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Who will benefit ? How to pass on your Assets without a huge tax bill

Wow, 6,755 of you have read this.

woman surrounded by moneyWith tax avoidance and evasion in the news at the moment – and few people being sure what the difference is! – I thought I’d talk about an area of tax planning that is actually encouraged by HMRC, and that is Estate Planning or Inheritance Tax planning. It has been described by successive governments as a “voluntary tax”, given that there are many legitimate ways of reducing your tax liability, if you get the right advice!

Let’s start with what Inheritance Tax is…. if, when you die, your total wealth is more than £325,000, you may be subject to Inheritance Tax on the value above this amount. The tax rate is currently 40% – ouch!!

Like most plans, the best ones are those started well in advance of when they are needed.

However, if you die leaving all your wealth to your spouse or civil partner, there is no inheritance tax to pay at that point…not until they die and it passes on to the next generation. Each individual has this allowance of £325,000 (known as the Nil Rate Band), and if you are married or in a civil partnership, your surviving partner can also “inherit” your Nil Rate Band, meaning that as a couple, you have a total threshold of £650,000 before you would incur a tax liability.

So how would you feel if all your hard-earned assets that you had built up over your lifetime did not pass directly to your children or grand-children, without a large tax bill attached? Given the increasing value of property over the last few decades, many people find themselves in the situation of owning assets that are more valuable than the Nil Rate Band. As a couple, you might want to pass on your estate worth £1 million to your 2 children, but it would only be worth £430,000 to each child, after the bill of £140,000 has been paid.

Any Inheritance Tax due has to be calculated by the Executors of your Will, and the bill has to be paid before Probate is granted, which can sometimes create short-term challenges at what is often an emotional and distressing time for the people dealing with it. In the example above unless there is £140,000 in cash or investments within the estate, it means that a property may need to be sold to pay the bill, (and you might have intended that property to stay within the family).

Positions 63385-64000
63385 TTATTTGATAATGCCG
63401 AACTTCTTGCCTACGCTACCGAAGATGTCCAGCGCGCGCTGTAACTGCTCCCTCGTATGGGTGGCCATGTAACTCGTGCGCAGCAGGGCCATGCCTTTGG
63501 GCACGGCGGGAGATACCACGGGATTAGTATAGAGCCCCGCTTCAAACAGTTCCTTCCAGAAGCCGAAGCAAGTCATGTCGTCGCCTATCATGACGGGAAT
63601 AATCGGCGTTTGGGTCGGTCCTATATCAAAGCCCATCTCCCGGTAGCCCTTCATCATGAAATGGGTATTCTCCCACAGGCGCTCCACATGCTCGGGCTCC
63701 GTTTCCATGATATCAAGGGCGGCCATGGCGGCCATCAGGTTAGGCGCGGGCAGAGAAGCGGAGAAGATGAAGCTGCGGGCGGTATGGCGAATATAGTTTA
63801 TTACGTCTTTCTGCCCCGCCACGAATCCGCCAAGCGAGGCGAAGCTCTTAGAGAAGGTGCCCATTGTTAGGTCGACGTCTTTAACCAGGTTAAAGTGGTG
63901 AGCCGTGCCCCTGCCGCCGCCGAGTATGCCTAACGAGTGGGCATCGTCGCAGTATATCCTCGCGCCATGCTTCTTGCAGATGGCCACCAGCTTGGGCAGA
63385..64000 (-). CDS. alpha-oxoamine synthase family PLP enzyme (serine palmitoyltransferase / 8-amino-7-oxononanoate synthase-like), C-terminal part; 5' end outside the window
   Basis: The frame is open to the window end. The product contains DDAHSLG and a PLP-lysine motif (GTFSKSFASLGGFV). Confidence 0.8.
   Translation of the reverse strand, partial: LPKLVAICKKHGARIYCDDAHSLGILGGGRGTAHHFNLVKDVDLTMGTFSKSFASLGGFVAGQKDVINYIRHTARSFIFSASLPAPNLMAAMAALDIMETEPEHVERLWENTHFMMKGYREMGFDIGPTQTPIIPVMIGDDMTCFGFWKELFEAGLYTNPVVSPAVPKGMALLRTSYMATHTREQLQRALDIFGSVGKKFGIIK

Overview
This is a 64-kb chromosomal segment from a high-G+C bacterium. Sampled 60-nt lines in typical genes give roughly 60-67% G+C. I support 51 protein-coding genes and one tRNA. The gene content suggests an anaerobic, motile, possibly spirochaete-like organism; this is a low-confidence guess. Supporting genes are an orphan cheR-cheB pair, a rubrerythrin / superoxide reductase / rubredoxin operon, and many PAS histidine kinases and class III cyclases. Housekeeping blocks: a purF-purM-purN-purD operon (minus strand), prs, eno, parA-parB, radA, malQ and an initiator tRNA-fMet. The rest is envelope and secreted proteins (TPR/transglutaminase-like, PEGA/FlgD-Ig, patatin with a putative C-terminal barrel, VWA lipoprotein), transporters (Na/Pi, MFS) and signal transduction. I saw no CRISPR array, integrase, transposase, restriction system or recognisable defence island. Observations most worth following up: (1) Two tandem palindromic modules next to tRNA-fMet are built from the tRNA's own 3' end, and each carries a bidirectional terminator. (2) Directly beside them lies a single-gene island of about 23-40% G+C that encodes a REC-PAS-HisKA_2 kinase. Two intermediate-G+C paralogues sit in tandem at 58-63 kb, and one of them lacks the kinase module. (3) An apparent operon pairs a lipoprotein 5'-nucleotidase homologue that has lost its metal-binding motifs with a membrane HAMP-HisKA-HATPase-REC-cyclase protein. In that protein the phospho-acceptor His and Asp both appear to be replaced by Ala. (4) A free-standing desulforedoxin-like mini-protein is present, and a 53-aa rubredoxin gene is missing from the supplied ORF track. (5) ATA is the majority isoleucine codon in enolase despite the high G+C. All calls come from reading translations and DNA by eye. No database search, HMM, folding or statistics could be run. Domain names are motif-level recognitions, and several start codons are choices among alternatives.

Therefore having an up to date Will that clearly expresses your wishes, and taking action that reduces your IHT liability to the minimum, are the best things to focus on when you are alive and kicking.

There are many different options available to manage your estate tax-efficiently – including gifting, investing in certain products that attract Business Property Relief, the use of discretionary trusts, and taking out an insurance policy to pay all or part of your inheritance tax bill so that your beneficiaries don’t have to.

So how would you feel if all your hard-earned assets that you had built up over your lifetime did not pass directly to your children or grand-children, without a large tax bill attached?

Different solutions are more appropriate at different ages and lifestages, and the right solution for a family or an individual is likely to involve a combination of actions.

The earlier you start to plan the better! (and it certainly makes the insurance policy a more affordable option). As soon as the value of your assets exceeds the Nil Rate Band threshold, you should start taking action with your Financial Planner. It’s also a prudent conversation to have with your parents over Sunday lunch – why not ask them what action they have taken to pass their estate onto you without a large tax bill attached?!

Like most plans, the best ones are those started well in advance of when they are needed.

To receive a complimentary guide covering Wealth Management, Retirement Planning or Inheritance Tax Planning, please contact Amanda Redman on 07801 045587, email [email protected] or visit www.amandaredmanfp.co.uk

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